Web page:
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It’s Not Where You Start, It’s Where You Finish

Graduation season is here!

During the month of May, hundreds of thousands of new graduates are leaving high school and college to begin a new phase of their lives—whether in a new city or a new career. This is a season of anticipation and promise. It is a time period where people have high expectations for their future.

The future is undeniably bright for these young people. But what advice can be given to those who might be starting jobs that are “lower” than they anticipated?

The answer is simple. It’s not where you start, it’s where you finish.

Erik Spoelstra of the Miami Heat

Consider this: The NBA Playoffs are one of my favorite sporting events of the year, in no small part because I love to see exceptional coaches do what they do best. There are only thirty available head coaching jobs for the respective professional teams in that sport; of those teams, only sixteen will make the playoffs (with eight currently remaining in the semi-finals). Among those current eight teams, many of the most successful coaches began their careers in less than glamorous positions.

Head coach Erik Spoelstra of the Miami Heat has won two NBA championships in the last couple of years, and yet he began his career as a video coordinator for the Heat. In the ranks of an organization, a video coordinator is in the bowels of the arena breaking down game film—sometimes all night long—looking for an edge for their team. It would be hard to imagine a role in an organization that was less flashy, but Spoelstra’s dedication stood out. He was nicknamed “No Problems” by the Heat organization because every time anyone asked him to do something, he said, “No problem.” After two years, Spoelstra was promoted to assistant coach and then, in 2011, to head coach.

Frank Vogel of the Indiana Pacers

In 1997, head coach Frank Vogel of the Indiana Pacers also began his career as head video coordinator for the Boston Celtics. Vogel held that position for five long-suffering years and now, he’s leading one of the strongest teams in the Eastern conference. (Note: The Pacers are in the second-round because they beat the Atlanta Hawks in a first-round, best-of-seven game series. The Hawks head coach is Mike Budenholzer, who began his career as video coordinator for the San Antonio Spurs.)

These coaches now are at the peak of their career, but they have the very humblest of beginnings.

To the graduates: No matter where you are starting as you take off for that new career—or maybe a change in career—always remember that it’s not where you start, it’s where you finish. When you are thinking about your entry-level into the professional world, take time to remember where these coaches ended up despite their early stages. Your present dedication could catch the eye of supervisors who admire your drive. In one of my previous blog posts I wrote about the value of someone watching you, and having a passion for even the smallest of tasks.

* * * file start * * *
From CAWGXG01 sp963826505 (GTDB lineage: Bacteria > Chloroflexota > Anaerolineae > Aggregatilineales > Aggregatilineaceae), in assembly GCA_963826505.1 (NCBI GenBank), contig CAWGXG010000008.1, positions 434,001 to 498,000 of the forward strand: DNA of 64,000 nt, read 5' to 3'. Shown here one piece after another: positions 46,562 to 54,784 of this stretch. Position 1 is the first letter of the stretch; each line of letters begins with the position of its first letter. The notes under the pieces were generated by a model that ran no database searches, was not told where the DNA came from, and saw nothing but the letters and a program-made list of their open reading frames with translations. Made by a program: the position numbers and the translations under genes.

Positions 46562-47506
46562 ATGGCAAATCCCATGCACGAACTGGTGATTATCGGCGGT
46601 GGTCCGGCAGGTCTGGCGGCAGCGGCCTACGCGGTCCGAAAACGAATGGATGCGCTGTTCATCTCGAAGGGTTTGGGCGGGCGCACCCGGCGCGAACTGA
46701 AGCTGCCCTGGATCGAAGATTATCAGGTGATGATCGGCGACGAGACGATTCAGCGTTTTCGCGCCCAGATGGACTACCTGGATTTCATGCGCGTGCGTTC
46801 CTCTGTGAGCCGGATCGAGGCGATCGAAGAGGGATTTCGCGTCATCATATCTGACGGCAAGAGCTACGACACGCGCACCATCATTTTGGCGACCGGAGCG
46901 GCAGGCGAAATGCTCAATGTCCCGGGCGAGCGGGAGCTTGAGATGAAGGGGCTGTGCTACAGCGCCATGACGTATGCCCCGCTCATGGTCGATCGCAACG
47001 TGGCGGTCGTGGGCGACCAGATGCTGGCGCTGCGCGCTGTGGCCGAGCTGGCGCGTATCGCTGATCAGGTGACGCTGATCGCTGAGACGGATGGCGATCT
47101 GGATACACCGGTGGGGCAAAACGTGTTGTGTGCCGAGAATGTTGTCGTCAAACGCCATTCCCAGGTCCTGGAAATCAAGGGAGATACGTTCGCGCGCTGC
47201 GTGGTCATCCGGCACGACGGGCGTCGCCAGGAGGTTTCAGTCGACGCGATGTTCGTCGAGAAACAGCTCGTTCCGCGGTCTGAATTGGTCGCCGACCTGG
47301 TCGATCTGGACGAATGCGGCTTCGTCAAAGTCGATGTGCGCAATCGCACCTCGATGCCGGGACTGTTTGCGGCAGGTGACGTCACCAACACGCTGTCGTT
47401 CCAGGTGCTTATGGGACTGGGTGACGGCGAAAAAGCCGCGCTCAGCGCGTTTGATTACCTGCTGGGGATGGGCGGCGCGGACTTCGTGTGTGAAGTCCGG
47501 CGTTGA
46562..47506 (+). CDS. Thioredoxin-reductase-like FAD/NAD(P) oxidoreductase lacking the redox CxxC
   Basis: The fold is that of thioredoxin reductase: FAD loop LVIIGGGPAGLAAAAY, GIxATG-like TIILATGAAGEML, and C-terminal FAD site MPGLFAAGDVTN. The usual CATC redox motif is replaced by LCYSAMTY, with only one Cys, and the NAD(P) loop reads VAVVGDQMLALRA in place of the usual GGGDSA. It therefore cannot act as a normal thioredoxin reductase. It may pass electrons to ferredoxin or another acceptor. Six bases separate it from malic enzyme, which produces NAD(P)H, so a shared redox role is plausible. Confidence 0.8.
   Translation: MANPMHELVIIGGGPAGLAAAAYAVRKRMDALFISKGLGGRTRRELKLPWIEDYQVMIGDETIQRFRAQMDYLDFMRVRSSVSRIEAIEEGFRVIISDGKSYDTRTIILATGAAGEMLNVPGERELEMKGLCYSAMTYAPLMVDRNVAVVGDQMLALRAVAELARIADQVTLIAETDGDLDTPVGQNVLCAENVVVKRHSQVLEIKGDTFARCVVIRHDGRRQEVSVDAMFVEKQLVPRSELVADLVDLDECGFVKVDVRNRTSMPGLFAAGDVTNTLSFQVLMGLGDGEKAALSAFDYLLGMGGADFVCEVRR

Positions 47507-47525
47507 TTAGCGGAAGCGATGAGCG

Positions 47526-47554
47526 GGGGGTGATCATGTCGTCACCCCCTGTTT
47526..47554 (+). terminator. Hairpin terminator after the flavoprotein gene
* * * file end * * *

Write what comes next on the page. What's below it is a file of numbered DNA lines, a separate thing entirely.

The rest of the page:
Remember that where you finish will be determined by what you do with where you start. Use this job, this moment, to be special.

Pass this blog on to any graduate you may know and, if you can relate to this post, send me a note. I’d like to hear your success story!

Visit my Facebook page and, as always, feel free to join the discussion today!

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Comments (2)

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    I started my “career” as a stay-at-home mom. My first adult job that paid in exchangeable funds as opposed to hugs and kisses was as a test baker in a small (less than 100 employees), family owned, food processing plant. I am sure there are less prestigious positions, but not many in a food plant. I eventually worked my way up to a Regulatory Affairs position in a major frozen food company. My advice, don’t be afraid to work at many jobs, some of which you know aren’t what you want to do forever. You will work for many years and it takes a while to figure out what strikes your fancy, what makes you want to get up each morning. Work at figuring that out by doing as many things as you can while you are young. Even do that when you aren’t so young. It took me over twenty years to figure out which part of the food business drives me, reasonates and ignites my passion. Now I feel like I could do this job forever or as long as my brain cells hold out.

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      Don Yaeger


      Jackie, I appreciate your comment! I think that there is Great wisdom in learning as much as you can when you are young. It helps you channel your passion and ultimately decide what it is that you really like to do. Thank you for sharing your story!

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Don Yaeger

Don Yaeger is a Certified Speaking Professional (CSP), longtime Associate Editor for Sports Illustrated, 11-time New York Times best-selling author, leadership expert and executive coach.

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